Pharmacy OneSource Blog

Clinical Corner: Sepsis – Which Checklist is Best?

Posted on 04/20/16

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The most common signs of sepsis, systemic inflammatory response syndrome (SIRS), are the definitive measure for identifying sepsis, right? Possibly not. According to a task force recently formed between the Society of Critical Care Medicine and the European Society of Intensive Care Medicine, the SIRS criteria may be inadequate for identifying patients at risk of death from multi-organ failure.

The study, published in the Journal of the American Medical Association, identified some key issues with the SIRS criteria, namely, “an excessive focus on inflammation, the misleading model that sepsis follows a continuum through severe sepsis to shock, and inadequate specificity and sensitivity of the SIRS criteria.”1 In addition to the study, a survey of 94 physicians displayed extremely subjective and variable results when evaluating potential sepsis case vignettes.2 Both studies highlighted the need for updated sepsis-related definitions and clinical criteria.

Another study detailed in the New England Journal of Medicine3 noted some discrepancies regarding the common wisdom about the relationship between SIRS and Sepsis. The study investigated patients in Australia and New Zealand’s intensive care units and categorized them by whether the patients met two or more SIRS criteria, or less than two of the SIRS criteria. After comparing characteristics of patients and outcomes, the researchers discovered that one out of every eight patients in the group did not meet two or more SIRS criteria, despite the presence of severe sepsis.

The increased focus on SIRS criteria to identify sepsis may now shift to three criteria known as the Sequential Organ Failure Assessment (SOFA): altered mental status (confusion), systolic blood pressure equal to or less than 100 mmHg, and a breathing rate equal to or greater than 22 respirations per minute. The presence of any two of those associated risk factors correlates to an increased risk of in-hospital mortality of 10%. These three criteria were found to miss fewer cases of potential severe sepsis as well as decreasing overtreatment of less severe cases.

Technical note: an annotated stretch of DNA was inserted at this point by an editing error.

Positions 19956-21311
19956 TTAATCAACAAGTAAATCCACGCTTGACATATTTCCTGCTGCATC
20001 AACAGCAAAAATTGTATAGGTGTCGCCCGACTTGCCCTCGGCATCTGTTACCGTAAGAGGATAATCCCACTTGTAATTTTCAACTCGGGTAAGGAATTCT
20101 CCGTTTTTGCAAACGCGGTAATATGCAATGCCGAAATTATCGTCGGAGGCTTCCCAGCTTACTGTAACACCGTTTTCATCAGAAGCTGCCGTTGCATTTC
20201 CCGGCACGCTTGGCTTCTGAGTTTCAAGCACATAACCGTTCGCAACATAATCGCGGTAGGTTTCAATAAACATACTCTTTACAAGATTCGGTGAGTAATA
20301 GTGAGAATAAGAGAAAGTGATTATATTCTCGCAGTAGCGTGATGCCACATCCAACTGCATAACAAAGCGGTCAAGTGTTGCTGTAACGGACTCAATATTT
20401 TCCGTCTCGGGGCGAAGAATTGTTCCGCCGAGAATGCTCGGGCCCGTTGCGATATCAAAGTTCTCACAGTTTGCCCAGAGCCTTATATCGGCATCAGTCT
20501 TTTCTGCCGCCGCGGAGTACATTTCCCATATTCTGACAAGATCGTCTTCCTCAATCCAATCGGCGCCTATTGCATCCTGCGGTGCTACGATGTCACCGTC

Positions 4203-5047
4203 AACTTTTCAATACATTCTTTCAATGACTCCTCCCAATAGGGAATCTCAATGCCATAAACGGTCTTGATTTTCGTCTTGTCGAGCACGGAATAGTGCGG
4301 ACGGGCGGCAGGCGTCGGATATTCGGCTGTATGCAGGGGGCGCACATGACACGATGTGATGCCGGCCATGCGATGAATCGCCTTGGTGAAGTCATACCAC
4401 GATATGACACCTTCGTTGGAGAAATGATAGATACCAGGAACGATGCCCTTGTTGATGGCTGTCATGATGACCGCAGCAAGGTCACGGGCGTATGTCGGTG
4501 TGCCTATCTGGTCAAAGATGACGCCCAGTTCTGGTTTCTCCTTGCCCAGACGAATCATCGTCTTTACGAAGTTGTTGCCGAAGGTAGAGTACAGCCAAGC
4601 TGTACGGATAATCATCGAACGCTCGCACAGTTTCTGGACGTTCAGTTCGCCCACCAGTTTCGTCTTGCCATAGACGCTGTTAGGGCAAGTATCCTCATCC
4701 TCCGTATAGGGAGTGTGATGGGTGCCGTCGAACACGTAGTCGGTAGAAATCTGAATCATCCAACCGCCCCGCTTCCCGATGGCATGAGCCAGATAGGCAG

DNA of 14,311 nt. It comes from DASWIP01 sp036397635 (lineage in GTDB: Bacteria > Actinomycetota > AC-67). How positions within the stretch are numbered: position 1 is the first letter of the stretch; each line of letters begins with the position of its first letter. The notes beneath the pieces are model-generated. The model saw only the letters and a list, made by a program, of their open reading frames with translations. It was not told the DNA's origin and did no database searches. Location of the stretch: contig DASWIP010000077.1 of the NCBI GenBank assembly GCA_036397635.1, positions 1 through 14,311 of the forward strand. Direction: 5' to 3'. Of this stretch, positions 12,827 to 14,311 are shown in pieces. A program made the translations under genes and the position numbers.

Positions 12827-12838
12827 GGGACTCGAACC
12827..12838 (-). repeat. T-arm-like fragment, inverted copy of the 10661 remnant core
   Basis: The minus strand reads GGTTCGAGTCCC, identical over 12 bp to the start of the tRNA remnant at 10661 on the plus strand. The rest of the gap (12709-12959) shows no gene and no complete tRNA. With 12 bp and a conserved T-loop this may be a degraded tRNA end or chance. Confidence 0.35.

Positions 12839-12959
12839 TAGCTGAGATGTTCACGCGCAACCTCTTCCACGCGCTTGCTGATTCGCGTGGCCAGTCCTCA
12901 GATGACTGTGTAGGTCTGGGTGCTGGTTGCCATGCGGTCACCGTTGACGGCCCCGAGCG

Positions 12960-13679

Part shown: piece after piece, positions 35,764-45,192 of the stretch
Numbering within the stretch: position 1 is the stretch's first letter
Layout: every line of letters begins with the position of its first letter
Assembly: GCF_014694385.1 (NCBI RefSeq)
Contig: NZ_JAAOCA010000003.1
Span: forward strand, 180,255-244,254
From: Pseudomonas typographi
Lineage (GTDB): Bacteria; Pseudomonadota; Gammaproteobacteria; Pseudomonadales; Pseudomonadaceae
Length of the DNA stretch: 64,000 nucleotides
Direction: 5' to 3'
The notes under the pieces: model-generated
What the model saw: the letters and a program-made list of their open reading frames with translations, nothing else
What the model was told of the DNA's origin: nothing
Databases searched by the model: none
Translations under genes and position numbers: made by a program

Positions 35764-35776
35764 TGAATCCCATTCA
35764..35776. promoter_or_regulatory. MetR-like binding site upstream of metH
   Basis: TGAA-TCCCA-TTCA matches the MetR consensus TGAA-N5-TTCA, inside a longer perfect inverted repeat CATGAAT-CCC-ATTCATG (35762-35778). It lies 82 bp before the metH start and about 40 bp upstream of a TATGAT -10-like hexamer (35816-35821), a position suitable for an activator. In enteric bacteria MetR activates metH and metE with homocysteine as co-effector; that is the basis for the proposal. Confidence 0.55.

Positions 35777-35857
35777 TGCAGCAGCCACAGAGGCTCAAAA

It appears that this new assessment tool could start to replace the SIRS criteria as the most objective measurement of sepsis risk. The change may be slowly adopted in the US, as the Center for Medicare and Medicaid Services (CMS) continues to rely on the SIRS criteria as the basis for its sepsis quality measure. This quality of care measure may also delay widespread acceptance of the SOFA criteria, as hospitals may face punishment in the form of reduced CMS reimbursement for failing to meet SIRS-based quality measures. As continued emphasis on sepsis mounts, expect to see changes in criteria down the road.

SOFA Criteria1

  • Respiratory Rate ≥ 22 / min
  • Altered mentation (confusion)
  • Systolic blood pressure ≤100 mm Hg
SIRS Criteria4

Two or more of the following:

  • Fever greater than 100.4 F
  • Heart rate > 90 bpm
  • Respiratory Rate > 20 per minute or
  • White blood cell count > 12,000 / mm3 or < 4000 / mm3 or > 10 % immature bands

 

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References:

  1. http://jama.jamanetwork.com/article.aspx?articleid=2492881
  2. Rhee et al. Critical Care (2016) 20:89
  3. http://www.nejm.org/doi/full/10.1056/NEJMoa1415236
  4. http://journals.lww.com/ccmjournal/pages/articleviewer.aspx?year=1992&issue=06000&article=00025&type=abstract

 

Topics: Infection Prevention

About the Author

Richard Dion, PharmD is a Pharmacy Clinical Program Manager for Pharmacy OneSource. Richard has 10 years of experience in the areas of medication use safety, pharmacy informatics, and clinical decision support in varied settings including academic medical centers and community hospitals. He has a keen interest in developing workflow practices that improve both pharmacist efficiency and job satisfaction. Richard received his PharmD from the University of Rhode Island and completed both a PGY1 residency in Pharmacy Practice and PGY2 residency in Medication Use Safety at the University of Massachusetts Memorial Medical Center.